In a study of more than 11,000 women, a team of researchers from King’s College London and University College London have found that 39.5% of women who had a history of bulimia or anorexia took longer than six months to fall pregnant. In addition, these women were also more likely to require fertility treatment, with 6.2% of women with an eating disorder history needing the treatment compared to just 2.7% of the general population.
Lead researcher Dr Abigail Easter commented that despite eating disorders delaying conception, a high number of unplanned pregnancies suggest that the women affected are significantly underestimating their chances of falling pregnant.
Dr Easter recommends that women who are planning conception seek treatment for their eating disorder prior to trying for a baby. She also recommends that health professionals become more aware of eating disorders then whey are assessing fertility and treating women.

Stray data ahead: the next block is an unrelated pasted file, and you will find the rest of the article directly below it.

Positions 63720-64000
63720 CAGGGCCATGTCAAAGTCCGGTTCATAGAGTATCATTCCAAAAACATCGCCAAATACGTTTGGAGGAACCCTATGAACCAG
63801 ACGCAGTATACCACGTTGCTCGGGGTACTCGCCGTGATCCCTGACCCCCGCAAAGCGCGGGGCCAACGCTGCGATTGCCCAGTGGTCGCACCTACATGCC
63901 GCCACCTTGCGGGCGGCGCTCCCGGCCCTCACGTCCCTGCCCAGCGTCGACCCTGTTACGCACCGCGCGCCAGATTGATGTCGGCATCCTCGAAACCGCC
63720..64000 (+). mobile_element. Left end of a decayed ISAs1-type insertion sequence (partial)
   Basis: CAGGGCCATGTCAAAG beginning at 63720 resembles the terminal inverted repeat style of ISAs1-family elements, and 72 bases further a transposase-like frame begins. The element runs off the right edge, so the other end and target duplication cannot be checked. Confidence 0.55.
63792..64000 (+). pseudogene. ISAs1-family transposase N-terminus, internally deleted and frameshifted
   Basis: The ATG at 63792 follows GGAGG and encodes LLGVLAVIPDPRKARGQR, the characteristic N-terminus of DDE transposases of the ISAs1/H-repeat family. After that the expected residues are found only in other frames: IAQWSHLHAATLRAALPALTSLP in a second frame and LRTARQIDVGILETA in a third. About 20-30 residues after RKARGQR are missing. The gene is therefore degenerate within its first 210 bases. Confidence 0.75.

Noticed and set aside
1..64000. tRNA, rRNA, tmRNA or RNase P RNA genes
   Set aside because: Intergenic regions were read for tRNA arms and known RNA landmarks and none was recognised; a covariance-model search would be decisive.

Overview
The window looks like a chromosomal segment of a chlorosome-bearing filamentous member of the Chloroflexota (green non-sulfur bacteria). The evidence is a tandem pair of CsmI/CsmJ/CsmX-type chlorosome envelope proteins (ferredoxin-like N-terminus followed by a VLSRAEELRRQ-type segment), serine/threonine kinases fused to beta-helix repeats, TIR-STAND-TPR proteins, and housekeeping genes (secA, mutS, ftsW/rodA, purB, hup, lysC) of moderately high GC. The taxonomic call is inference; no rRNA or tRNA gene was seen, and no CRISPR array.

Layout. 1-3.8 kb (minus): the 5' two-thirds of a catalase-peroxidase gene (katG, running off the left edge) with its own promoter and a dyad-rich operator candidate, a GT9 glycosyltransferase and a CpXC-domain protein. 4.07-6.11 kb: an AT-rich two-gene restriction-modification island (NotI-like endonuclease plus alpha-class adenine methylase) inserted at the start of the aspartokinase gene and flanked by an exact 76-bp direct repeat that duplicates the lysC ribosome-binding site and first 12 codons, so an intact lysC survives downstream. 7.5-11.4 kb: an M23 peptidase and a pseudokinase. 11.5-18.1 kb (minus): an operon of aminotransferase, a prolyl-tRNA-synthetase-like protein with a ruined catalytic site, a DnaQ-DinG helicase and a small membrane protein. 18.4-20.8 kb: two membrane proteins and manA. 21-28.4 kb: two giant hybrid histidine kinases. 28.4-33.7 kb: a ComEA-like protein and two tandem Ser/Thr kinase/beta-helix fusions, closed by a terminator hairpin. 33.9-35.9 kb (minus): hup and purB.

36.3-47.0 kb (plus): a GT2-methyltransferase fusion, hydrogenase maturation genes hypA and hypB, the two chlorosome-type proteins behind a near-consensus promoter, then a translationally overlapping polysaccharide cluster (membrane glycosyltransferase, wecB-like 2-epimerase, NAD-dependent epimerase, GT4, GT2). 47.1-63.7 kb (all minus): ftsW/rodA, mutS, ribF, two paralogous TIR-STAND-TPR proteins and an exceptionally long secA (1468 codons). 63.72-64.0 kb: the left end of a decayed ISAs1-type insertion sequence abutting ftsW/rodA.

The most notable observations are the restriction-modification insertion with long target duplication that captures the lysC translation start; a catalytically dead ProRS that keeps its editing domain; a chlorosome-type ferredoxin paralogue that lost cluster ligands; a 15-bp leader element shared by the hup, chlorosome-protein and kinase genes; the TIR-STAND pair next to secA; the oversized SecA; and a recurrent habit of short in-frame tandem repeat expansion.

Spokeswomen Mary George from the eating disorders charity Beat, has said that women who do have an eating disorder often don’t consider the health implications that it may cause in the future.
Preventing the body from consuming all of the nutrients it needs could lead to illness, and mothers wishing to fall pregnant should seek help for any symptoms which may be indicative of an eating disorder as early on a possible.
If you or someone you know are affected by an eating disorder and you would like to find out more, please visit our eating disorder fact-sheet for further information.